Type 2 Diabetes Cases To Rise 98 Percent By 2020
Due to rising obesity rates, a 2020 prediction states type 2 diabetes could raise up to 98 percent. The report "A prediction of Obesity Trends for Adults and their associated diseases: Analysis from the Health Survey for England 1993-2007" published today is an updated report from research released in 2007. Diabetes isn't the only disease that will be on the rise, heart disease and cancer will also increase because of obesity.
Oxford University's Kim McPherson, of the National Heart Forum, produced the updated analysis of 2020 overweight and obesity rates using recent information from Health Survey for England (HSE). McPherson calculated the new data then compared it to previous estimates published in 2004.
The data revealed that obesity is on the rise, despite health trends. “The updated analysis shows the predicted proportion of adults who will be obese aged 20-65 is 41% for men, and 36% for women. In the 40-65 age group, the predictions are 44% for men and 38% for women,” according to the National Heart Forum.
“The predicted proportion of adults who will be overweight aged 20-65 is 40% for men and 32% for women. In the 40-65 age group, the updated predictions are that 40% of men and 32% of women will be overweight.”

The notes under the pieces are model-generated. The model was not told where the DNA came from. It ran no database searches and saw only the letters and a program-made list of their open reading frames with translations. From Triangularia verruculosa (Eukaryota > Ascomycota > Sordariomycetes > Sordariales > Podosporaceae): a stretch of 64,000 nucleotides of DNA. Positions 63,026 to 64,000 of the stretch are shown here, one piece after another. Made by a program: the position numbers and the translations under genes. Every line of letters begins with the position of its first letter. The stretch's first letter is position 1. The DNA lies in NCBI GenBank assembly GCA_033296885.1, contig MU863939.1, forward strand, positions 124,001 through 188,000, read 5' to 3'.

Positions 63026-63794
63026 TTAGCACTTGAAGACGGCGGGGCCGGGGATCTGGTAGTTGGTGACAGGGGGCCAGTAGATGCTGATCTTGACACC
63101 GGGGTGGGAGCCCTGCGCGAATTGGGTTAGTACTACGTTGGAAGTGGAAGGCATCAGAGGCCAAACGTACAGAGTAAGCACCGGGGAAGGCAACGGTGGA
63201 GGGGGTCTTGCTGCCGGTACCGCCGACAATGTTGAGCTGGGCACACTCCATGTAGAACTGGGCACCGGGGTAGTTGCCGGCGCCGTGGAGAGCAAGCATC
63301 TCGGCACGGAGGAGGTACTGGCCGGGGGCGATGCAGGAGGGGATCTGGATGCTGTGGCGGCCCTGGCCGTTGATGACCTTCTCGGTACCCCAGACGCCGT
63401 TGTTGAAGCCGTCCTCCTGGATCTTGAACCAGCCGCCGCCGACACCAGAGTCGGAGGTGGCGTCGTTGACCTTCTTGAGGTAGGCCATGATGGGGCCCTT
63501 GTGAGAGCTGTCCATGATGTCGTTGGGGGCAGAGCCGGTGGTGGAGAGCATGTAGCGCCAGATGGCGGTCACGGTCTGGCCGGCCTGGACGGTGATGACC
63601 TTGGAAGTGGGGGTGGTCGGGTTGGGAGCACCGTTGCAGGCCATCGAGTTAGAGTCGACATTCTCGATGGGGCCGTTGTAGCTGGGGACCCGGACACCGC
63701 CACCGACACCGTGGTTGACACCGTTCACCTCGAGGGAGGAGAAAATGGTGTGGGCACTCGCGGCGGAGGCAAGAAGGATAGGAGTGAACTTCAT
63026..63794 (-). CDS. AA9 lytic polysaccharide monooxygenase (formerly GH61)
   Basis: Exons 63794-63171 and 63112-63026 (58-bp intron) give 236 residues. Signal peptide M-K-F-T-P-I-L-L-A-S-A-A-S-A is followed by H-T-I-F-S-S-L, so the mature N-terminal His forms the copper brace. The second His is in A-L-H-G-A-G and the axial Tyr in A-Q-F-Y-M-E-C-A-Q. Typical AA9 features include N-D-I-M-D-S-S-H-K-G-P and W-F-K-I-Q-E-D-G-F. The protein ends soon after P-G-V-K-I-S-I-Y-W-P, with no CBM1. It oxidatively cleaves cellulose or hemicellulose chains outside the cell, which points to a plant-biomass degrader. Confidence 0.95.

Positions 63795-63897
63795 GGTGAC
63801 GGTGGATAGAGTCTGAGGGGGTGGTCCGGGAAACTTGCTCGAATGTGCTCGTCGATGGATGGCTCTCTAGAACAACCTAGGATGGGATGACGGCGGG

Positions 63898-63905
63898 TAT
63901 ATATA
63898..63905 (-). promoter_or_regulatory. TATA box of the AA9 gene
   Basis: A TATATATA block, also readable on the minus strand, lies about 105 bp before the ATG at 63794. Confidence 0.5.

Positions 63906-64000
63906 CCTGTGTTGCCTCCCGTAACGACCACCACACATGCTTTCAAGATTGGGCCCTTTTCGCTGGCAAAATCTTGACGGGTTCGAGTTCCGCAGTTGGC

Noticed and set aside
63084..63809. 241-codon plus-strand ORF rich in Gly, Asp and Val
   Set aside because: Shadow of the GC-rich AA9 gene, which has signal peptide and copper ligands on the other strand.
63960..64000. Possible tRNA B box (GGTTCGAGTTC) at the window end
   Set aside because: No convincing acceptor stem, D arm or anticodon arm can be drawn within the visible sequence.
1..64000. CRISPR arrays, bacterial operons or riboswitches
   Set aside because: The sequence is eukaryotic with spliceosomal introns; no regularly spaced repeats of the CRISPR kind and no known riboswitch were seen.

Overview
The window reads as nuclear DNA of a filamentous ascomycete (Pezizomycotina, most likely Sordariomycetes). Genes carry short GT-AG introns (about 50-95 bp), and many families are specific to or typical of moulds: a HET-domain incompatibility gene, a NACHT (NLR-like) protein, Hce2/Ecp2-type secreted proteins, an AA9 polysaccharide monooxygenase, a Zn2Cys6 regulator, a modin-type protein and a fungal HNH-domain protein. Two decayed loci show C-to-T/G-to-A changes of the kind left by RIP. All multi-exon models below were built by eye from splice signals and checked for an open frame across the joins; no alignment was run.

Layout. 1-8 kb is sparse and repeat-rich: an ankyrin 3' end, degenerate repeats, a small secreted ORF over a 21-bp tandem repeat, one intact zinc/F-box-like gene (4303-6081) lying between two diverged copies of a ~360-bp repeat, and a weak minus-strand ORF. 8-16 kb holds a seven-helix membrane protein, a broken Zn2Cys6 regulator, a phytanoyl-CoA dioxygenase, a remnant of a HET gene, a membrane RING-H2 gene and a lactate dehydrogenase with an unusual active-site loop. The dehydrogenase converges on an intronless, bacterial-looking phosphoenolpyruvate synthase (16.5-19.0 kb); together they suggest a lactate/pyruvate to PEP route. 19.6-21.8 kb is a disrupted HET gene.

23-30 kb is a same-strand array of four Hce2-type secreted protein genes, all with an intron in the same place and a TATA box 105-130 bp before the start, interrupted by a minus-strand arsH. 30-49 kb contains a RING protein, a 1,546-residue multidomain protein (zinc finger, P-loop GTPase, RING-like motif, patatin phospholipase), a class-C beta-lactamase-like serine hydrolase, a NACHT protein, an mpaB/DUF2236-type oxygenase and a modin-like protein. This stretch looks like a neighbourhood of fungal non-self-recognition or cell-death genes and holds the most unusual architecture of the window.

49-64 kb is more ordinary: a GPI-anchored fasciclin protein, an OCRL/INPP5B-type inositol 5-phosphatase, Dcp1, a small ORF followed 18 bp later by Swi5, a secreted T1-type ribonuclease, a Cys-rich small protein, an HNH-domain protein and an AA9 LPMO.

Interference from the complications of obesity has always had a direct link to type 2 diabetes, or adult onset diabetes. When the body is extremely overweight, or obese, it overproduces insulin, forcing it stop producing the appropriate amounts, which causes complications to blood sugar levels, and eventually leads to the body developing a resistance to insulin.
“These trends demonstrate that the cautiously optimistic picture we presented in November 2009 for a leveling off of future obesity rates among children is not mirrored in adults. There are already more men who are obese than who are of a healthy weight and by the end of the decade obese men and women could outnumber those who are overweight. The serious health problems associated with obesity mean that these continuing rising trends will impose a substantially increased burden on the NHS.
“The Government needs to redouble its efforts to tackle obesity. We are being overwhelmed by the effects of today's 'obesogenic' environment, with its abundance of energy dense food and sedentary lifestyles."
Source: National Heart Forum
Written by Amy Munday